The number one quality respondents wanted their supervisors to master was to show more recognition and appreciation (28%). Communication was a close second at 20 percent, with trustworthiness and organizational skills tied at 12 percent each. For a complete ranking of responses, refer to Chart 1.
Topping the wish list of what supervisors wanted from their staff was teamwork at 40.9 percent. Professionalism was a distant runner-up at 13.6 percent, followed by a three-way tie between dependability, initiative/time management and interdepartmental cooperation (9.1% each). Supervisor responses are summarized in Chart 2.
So what’s the takeaway message? Regardless of which side of the desk you occupy, for most of us there’s always a little room for improvement.
This month’s survey question:
What Would You Do?
Each month, What Would You Do? presents a different case study, then asks readers to contribute their ideas as to how each situation would best be handled. The following month, selected responses will be chosen by the editor and published (sender will be identified by first name and state only). The most accurate, well written response will receive a free download from the Center for Phlebotomy Education’s library of articles. The exercise will conclude with a review of the selected submissions and a discussion of the standards pertinent to the case study.
Of the readers who responded to last month’s case study, two-thirds indicated that they would notify OSHA. One respondent commented that she has personally witnessed staff manually removing needles from the tube holders when the device’s auto-release button didn’t work.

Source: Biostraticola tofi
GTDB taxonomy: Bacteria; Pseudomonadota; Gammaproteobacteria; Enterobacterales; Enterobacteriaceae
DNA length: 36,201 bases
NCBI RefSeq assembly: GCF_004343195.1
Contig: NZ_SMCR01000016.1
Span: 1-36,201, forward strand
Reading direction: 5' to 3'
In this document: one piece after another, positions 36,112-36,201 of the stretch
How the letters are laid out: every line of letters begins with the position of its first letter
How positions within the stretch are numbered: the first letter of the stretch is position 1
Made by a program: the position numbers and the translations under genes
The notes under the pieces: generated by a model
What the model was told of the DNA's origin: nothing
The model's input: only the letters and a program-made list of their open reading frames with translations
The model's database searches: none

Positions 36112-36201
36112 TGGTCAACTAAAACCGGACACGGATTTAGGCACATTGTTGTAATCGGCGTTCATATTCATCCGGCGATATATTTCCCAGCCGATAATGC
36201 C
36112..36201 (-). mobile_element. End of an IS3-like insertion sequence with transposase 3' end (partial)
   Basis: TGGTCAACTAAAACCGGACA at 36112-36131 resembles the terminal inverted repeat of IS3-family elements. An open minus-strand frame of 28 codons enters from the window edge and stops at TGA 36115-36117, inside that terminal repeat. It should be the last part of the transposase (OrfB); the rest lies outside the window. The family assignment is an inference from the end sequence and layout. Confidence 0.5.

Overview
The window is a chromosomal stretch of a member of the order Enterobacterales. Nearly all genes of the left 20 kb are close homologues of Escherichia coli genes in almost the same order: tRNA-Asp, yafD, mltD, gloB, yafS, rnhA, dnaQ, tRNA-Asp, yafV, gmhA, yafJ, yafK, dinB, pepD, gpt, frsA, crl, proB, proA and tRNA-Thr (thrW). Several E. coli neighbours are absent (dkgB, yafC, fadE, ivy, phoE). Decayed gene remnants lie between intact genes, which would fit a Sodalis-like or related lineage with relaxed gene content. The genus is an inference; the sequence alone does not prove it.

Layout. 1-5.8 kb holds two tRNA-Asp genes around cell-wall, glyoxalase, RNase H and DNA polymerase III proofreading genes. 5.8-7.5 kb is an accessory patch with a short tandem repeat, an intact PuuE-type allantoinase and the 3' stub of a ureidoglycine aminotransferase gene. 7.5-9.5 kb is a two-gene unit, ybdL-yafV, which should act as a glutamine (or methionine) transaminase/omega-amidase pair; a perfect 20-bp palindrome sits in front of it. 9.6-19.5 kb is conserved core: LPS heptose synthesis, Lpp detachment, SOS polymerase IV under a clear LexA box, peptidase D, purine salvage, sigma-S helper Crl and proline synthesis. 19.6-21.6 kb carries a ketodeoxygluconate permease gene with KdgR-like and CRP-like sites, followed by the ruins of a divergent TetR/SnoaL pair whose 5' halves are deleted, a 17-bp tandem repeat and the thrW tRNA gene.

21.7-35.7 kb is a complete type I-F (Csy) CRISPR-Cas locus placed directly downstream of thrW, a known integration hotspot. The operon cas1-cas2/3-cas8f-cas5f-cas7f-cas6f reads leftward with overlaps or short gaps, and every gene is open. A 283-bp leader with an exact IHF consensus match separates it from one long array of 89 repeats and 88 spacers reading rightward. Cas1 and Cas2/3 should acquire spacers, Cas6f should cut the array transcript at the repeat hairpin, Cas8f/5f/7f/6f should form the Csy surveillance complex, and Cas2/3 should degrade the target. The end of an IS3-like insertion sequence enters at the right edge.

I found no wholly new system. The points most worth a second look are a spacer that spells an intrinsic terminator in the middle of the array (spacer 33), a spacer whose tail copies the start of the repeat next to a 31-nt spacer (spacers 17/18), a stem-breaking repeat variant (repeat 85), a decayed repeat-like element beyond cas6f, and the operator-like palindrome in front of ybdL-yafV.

One of our readers, Lee, would handle the situation this way: “Forward the information to the facility Infection Control Department, the Employee Health Department, Pathologist, Human Resources, Products Committee, Lab Director, Administrator, [and] Risk Manager. If they refuse to deal with the issue consider finding another job and reporting the problem to OSHA, the Joint Commission or your State Labor board. Someone there needs to wake up.”
Several studies on tube holder contamination rates have been published. One showed a 9.2 percent visible contamination rate (1), while another study showed that 48 percent of tube holders were contaminated after a single use.(2) A third study found the tube holder blood contamination rate to be 83 percent.(3)
OSHA's Bloodborne Pathogens Standard (29 CFR1910.1030, paragraph (d)(2)(vii)(A)) states: “Contaminated needles and other contaminated sharps shall not be bent, recapped, or removed, unless the employer can demonstrate that no alternative is feasible or that such action is required by a specific medical or dental procedure.” More specifically, OSHA’s compliance directive, CPL 2-2.69 at XIII.D.5 states, “removing the needle from a used blood-drawing/phlebotomy device is rarely, if ever, required by a medical procedure. Because such devices involve the use of a double-ended needle, such removal clearly exposes employees to additional risk, as does the increased manipulation of a contaminated device.”(4)
In a Standard Interpretations letter dated June 12, 2002 from Richard E. Fairfax, Director of OSHA’s Compliance Programs, Fairfax states the following: “In order to prevent potential worker exposure to the contaminated hollow bore needle at both the front and back ends, blood tube holders, with needles attached, must be immediately discarded into an accessible sharps container after the safety feature has been activated… Removing contaminated needles and subsequently reusing blood tube holders poses multiple potential hazards. The increased manipulation required to remove a contaminated needle from a blood tube holder is unnecessary and may result in a needlestick from either the front or back end of the needle.”(4)
Given the evidence and what’s at stake, there simply isn’t a good reason for reusing tube holders. We echo Lee’s sentiments. Those in authority need to be made aware of the situation and those who condone the practice need to be held accountable. For a concise and articulate response, Lee will receive a free download from our library of articles.
Next month, our What Would You Do? column will be ringing in the New Year with a slightly different format.